A non-linear computer program developed at the University of Kyushu was used for the analytical study (Kawano et al. the deflection at yield ( y) and the base shear coefficient for elastic response (Ceu). The frames were designed in accordance with the SAA Concrete Structures code. It is recognised that these values may be conservative.5% 2. The straight line in Figure 3 shows the idealised linear elastic response of the building.0% Roof Drift (%) Figure 3 Analytical static pushover curve for 3-storey frame The displacement in the structure was calculated at various lateral force levels and is plotted in Figure 3 in terms of the total lateral force (normalised by the total structural weight W) versus the drift at roof level.5%) or collapse would be approached (>2.30 Base Shear Coefficient (V/W) 0. For this analysis.00 0. From the validation process it was established that Kawano’s Program provided reasonably accurate predictions of the experimental results all the way to collapse.15 0.0% 0. . The 3and 5-storey frames were designed using the band-beam system whereas standard beam design with flat concrete slabs was used in the 12-storey frame.5% 4. an equal lateral force was applied at each level of the frame simultaneously and the magnitude of these forces was increased gradually using the computer program detailed in the previous section. Figure 2 shows the member details for all frames and Table 2 summarises the beam and column reinforcement arrangements used in the frames. hinge rotations and column shear were monitored to ensure that premature local failures did not occur. the fact that band-beam yielding could not be properly modelled was not felt to be a problem in these models as the plastic hinges formed in the columns rather than the beams.05 Ceu Cmax Cs y max 0.10 0.2 metres for the 12-storey frame. 1998). the maximum deflection ( max) corresponding to the peak strength.and/or non-structural components would become excessive (>1. The three frames considered were 3-. In the analytical study the authors used the full frame spacing of 8. 5. Static Pushover Analysis Static pushover analysis was performed to quantify the ductility and overstrength of the model frames and compare them with results from earlier studies and code expressions. The storey height was 4 metres for the 3.25 0.5% 1.5% 3. While studies by Stehle (2001) and Abdouka (2003) have shown that large drifts are required to fully yield the band beams.0% 3.0% 2.4m when modelling the width of the top flange of the band beams for the 3-storey and 5-storey frames.20 0. The program was validated using the experimental results of the 1/5-scale RC frame discussed in section 2 and a single RC column (Wu 2002) that were tested at the University of Adelaide. AS 3600 (2001). the base shear coefficient at first significant yield (Cs).0% 1. This Figure also shows the points corresponding to the maximum base shear coefficient (Cmax). In all subsequent analyses. 0.and 5-storey frames and 4.5 %).and 12-storey RC frames with 3 bays of 10m each. which was drawn by extending the initial elastic portion of the response curve.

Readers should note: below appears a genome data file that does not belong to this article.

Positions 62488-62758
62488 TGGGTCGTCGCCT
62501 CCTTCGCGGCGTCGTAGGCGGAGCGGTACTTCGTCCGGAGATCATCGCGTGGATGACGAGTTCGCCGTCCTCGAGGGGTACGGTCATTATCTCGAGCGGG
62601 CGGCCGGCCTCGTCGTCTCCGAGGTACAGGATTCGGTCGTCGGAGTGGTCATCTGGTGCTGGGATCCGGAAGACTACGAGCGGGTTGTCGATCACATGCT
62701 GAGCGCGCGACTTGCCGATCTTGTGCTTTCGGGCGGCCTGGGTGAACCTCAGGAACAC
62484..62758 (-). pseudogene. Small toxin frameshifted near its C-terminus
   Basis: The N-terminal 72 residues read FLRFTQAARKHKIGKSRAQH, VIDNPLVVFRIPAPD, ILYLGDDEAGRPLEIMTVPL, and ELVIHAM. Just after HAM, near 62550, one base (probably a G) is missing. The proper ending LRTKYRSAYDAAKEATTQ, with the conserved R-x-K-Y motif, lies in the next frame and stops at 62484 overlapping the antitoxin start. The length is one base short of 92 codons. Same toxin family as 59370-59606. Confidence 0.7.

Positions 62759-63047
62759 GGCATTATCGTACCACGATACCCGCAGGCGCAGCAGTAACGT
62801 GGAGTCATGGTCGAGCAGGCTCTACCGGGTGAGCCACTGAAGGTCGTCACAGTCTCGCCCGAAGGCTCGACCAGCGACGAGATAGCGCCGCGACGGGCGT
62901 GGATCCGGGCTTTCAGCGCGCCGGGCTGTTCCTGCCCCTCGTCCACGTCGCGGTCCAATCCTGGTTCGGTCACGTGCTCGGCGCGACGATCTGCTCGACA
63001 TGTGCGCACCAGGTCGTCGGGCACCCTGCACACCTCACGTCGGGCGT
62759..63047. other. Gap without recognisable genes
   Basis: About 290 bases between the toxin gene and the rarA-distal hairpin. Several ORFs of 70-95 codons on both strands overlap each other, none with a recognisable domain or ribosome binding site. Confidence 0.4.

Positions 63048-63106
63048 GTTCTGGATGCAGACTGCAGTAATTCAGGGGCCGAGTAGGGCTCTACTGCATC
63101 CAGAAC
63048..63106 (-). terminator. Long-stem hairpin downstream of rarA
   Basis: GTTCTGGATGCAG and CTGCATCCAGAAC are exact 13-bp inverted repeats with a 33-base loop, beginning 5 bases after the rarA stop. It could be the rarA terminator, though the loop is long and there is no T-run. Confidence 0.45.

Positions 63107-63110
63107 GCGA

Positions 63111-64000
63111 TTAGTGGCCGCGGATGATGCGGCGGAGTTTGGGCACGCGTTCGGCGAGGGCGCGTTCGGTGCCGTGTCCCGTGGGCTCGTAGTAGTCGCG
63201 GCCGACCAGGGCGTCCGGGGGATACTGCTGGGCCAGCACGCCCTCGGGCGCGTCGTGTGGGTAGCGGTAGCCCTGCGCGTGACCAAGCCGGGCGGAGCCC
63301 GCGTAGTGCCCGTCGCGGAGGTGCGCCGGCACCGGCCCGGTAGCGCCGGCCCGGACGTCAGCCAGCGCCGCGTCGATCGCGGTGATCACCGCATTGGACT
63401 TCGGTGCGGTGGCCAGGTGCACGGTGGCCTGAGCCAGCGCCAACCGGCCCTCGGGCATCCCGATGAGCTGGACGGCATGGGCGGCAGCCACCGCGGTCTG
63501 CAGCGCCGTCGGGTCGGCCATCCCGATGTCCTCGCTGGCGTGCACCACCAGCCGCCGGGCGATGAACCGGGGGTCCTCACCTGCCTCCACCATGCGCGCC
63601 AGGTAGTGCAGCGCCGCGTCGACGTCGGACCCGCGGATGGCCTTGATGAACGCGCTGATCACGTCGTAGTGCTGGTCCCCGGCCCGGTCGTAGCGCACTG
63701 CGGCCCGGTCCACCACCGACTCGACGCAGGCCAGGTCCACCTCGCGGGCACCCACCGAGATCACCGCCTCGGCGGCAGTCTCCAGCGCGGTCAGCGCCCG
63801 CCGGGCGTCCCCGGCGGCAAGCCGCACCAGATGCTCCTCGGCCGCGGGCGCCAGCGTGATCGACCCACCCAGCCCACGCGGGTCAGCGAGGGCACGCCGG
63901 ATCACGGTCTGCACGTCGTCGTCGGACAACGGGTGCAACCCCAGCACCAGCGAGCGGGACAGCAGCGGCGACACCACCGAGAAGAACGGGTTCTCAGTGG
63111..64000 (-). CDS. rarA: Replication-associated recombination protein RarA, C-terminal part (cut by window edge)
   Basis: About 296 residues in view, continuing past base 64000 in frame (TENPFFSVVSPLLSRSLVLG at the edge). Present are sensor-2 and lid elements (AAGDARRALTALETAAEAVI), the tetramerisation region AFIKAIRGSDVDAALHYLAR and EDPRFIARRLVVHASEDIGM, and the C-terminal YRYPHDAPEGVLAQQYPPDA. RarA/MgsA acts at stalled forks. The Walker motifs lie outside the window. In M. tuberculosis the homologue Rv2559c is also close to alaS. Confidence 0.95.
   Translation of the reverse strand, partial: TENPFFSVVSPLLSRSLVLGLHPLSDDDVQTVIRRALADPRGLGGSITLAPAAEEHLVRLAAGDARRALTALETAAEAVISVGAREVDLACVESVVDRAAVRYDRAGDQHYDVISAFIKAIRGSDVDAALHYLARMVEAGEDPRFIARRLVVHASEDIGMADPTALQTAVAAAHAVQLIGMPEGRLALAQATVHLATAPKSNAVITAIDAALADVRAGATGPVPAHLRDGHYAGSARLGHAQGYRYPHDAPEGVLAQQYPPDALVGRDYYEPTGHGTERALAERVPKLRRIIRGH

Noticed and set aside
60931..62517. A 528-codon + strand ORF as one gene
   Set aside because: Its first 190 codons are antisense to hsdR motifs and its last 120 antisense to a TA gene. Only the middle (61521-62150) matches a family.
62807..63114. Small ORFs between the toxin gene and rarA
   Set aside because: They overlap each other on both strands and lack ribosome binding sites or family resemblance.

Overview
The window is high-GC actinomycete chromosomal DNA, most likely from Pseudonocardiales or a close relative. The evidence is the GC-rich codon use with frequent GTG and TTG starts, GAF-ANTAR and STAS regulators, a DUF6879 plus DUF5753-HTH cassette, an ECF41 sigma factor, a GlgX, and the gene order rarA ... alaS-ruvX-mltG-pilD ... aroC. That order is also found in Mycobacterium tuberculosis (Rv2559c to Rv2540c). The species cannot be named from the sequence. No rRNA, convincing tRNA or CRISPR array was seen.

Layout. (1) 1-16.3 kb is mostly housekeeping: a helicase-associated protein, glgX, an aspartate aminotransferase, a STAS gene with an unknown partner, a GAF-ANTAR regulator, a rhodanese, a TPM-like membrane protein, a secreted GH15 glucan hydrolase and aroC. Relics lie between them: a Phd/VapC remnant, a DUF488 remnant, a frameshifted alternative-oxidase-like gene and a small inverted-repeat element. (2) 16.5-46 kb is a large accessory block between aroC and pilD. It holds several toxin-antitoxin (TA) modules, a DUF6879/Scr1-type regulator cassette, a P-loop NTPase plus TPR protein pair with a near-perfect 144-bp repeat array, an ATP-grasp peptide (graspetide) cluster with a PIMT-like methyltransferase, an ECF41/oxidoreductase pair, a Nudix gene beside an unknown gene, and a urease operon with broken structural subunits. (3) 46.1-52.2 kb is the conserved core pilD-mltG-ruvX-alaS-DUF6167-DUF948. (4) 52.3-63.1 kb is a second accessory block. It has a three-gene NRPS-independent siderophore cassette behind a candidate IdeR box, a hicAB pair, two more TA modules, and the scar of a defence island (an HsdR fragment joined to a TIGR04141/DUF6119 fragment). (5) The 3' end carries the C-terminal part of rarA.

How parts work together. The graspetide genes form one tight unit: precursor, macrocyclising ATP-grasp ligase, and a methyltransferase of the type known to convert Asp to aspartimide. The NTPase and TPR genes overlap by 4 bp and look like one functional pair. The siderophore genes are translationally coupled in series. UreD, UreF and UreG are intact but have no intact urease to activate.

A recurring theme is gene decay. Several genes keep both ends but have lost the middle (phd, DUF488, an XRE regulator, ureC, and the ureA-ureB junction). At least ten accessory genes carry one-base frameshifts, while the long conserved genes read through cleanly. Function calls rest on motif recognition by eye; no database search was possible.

These values were much lower than the overstrength of the non-seismic frame tested by Lee et al. than required by the code AS 1170. the total overstrength was found to be in the range of 2 to 5.06 1. . as shown in Table 3. I is importance factor. Rf is structural response factor. Table 3 Summary of static pushover results Parameter Overstrength above yield ( y) Overstrength above AS 1170.69 5-Storey Frame 1.61 1. the code prescribed base shear coefficient (Cw) was calculated for the three frames as per AS 1170. However.’s study (1995) indicated that the overstrength was much higher for lower seismic regions in comparison to higher seismic regions. Vw is base shear. Also. The values of Rf calculated according to Eq. it was found that the structural ductility factor ( s) of the 3-storey frame of this study was less than that reported by Lee et al.4 (1993).16 0.11 3. W is gravity load. the formula derived by Uang (1991) (Eq. the structural ductility of both the 3-storey frame and the 5storey frame was found to be similar to the values specified in Abdouka’s study (2003) for the tested non-ductile band beam system (1. the response modification factors calculated as per Uang’s (1991) formula are in fairly good agreement with the code specified value of 4 (Table 2).6.4 (Cw) Structural Ductility Factor ( s) Ductility Reduction Factor (R ) 3-Storey Frame 1. However. Jain et al.58) which suggests that the high rise frames are more resistant.4 (1993) which is 4. where. for the 12-storey frame this Rf factor is much higher (7.03 1. Uang (1991) assumed that the Rf is a product of ductility (Ru) and overstrength ( Total).4).7 owing to the much different member and joint details used in the Korean study.63 R f = Rµ Ω s Ω y = Cw = Vw CS =I W Rf Ce u C max C s C eu = C max Cs C w Cw (3) (4) where. 1. The ductility and overstrength properties were computed by idealising the frame response (Figure 3). 3) was used for calculating the structural response modification factor (Rf).06 1.64 0. 4 (the respective values are shown in Table 3). In the present study. the code overstrength calculated in the present study was quite high and was determined to be in the range between 1.60 12-Storey Frame 1. Nevertheless.31 1. S is site factor.0 for concrete frame buildings with the joint and cross-section details used in the experimental study.80 2.5a. The total overstrength of a frame ( Total) is given by Eq.41 0. C is earthquake design coefficient.42 2.00 0.4 ( s) Total Overstrength ( Total) Base Shear Coefficient at Peak Strength (Cmax) Code Base Shear Coefficient AS1170.58 1.8 and 2.14 0.4 (1993) using Eq. Also. 3 for the three frames were compared with the structural response modification factor given in the AS 1170. a is acceleration coefficient. (2002) for the 3-storey frame they tested (2.71 1. ΩTotal = Ωs Ωy = Cs Cmax Cmax × = Cw Cs Cw (R ) = (Ceu/Cmax) (1) (2) In order to have a direct comparison with the other international established research results.1.65). in terms of base shear strength.The results of the static pushover analysis for the three frames have been summarised in Table 3. (2002) which was found to be 8. and CS 2.and 5-storey buildings. The results show that for the 3. In this equation.29 .84 2.58 4.15 0.